CHICAGO (FOX 32 News) - It’s a profession that lies at the crossroads of taught skill and natural creativity. The treasues are the result of rigid precious and a natural flair for the artistic.
It’s the sort of job that looks simple on the surface – but is complicated beyond measure.
Pastry chefs – they’re artists whose work you can eat.
So FOX 32's Jake Hamilton went on the job at Vanille in Lincoln Park to craft some culinary creations that will blow your mind – and your mouth!
“If you can’t stand the heat, get out of the kitchen.”
It’s a cliché, but that doesn’t make it any less true for Sophie Evanoff, the president and owner of Vanille Patisserie. She’s an artist with literal taste for the craft – and while culinary schools may lay the sugary foundation for pastry chefs, she knows that real life kitchen experience corrects the most common misconception people have about the profession.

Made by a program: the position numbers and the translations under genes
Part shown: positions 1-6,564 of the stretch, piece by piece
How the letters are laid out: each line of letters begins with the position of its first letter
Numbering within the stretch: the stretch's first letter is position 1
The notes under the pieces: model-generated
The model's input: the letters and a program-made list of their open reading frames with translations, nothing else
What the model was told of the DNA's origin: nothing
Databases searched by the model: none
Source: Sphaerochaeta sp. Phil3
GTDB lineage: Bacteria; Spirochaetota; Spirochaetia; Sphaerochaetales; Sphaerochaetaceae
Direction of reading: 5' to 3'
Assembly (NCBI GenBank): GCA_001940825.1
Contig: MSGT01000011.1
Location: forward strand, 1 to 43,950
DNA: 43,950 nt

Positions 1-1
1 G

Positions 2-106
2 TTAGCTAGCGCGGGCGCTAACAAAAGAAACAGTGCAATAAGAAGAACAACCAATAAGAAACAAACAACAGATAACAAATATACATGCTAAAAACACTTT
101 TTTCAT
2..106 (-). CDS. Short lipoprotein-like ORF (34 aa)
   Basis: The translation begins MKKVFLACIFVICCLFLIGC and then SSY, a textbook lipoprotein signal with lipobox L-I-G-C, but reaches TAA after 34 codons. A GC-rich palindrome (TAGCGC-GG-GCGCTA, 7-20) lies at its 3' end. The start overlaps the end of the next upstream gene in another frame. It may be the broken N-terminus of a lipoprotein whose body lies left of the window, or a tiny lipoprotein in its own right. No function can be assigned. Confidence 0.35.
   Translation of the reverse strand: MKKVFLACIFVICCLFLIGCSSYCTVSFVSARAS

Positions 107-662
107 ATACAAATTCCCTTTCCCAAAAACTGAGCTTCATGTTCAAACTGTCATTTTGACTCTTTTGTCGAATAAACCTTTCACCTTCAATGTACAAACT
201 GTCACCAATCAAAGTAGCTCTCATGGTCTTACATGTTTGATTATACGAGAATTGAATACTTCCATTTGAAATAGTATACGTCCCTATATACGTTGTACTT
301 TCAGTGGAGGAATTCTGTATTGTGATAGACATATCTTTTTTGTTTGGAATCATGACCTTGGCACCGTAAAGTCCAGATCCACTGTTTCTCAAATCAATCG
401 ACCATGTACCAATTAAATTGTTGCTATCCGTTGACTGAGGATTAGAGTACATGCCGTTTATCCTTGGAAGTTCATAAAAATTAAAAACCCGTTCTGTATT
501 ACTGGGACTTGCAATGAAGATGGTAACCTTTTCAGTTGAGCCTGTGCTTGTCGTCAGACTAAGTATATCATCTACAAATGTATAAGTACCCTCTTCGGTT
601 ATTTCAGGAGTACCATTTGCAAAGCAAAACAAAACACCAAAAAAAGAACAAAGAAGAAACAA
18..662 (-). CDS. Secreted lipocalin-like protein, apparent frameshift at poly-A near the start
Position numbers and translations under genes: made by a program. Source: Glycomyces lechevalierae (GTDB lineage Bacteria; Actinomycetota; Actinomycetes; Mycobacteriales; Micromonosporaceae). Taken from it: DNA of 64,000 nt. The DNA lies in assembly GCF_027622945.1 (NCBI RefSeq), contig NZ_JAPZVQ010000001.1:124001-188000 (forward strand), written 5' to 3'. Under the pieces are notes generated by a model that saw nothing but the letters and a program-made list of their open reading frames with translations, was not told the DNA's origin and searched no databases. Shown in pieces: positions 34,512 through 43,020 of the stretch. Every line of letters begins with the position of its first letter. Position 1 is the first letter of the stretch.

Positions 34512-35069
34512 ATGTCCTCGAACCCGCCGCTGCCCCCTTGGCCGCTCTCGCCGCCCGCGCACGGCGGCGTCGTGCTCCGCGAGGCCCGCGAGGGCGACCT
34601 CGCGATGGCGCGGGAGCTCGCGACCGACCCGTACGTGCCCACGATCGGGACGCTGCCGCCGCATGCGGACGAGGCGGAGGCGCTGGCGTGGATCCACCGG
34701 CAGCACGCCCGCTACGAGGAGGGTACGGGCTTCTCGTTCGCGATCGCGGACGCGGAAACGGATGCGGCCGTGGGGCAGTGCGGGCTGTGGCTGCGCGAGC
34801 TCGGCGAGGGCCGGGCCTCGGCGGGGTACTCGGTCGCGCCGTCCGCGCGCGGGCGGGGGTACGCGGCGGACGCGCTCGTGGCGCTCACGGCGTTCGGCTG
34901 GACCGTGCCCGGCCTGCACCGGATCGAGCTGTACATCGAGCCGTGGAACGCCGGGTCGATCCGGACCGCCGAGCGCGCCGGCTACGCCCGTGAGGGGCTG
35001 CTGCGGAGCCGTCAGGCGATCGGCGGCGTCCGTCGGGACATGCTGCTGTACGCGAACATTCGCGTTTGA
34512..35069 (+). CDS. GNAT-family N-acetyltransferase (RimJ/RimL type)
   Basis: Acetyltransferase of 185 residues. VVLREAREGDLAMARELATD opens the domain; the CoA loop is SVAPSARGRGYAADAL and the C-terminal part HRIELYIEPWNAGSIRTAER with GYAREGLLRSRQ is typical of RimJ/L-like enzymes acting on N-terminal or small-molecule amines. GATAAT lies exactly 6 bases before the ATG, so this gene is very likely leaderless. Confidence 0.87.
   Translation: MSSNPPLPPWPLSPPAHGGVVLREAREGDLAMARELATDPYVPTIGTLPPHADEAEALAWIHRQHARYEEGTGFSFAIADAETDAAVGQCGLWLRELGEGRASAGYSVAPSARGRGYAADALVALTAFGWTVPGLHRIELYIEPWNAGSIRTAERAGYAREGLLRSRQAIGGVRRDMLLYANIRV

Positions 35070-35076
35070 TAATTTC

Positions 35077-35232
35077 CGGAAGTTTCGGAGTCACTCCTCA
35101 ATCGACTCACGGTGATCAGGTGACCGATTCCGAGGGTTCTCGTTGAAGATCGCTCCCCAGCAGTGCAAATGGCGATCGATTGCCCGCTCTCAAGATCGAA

She wasn’t kidding – the mini passion fruit tarts might look simple enough, but they’re deliciously complicated.
And what little cooking skills Jake possesses gave him no help when it came to the macaroons.
Stacey Waldrop, the executive pastry chef at Vanille, is often responsible for churning out thousands of these a day. Which means that speed is just as important as skill.
Though nothing could prepare Jake for the disaster that awaited with the cakes. It’s the one skill that even others in the kitchen admit they hadn’t mastered: Icing a cake.
Chandra Pridgeon is Vanille’s cake designer.
From slathering the butter cream, to attempting to cover Jake's disaster with a sprinkled distraction, cake designing is a skill that makes her one of the most talented – and patient – people in Vanille’s kitchen.
There’s nothing sweet about buckling under pressure, which is exactly why, after a long day, the kitchen breaks out into a dance party.
Pastry chef: Part scientist, part artist, part cook. It looks easy, and that’s the point.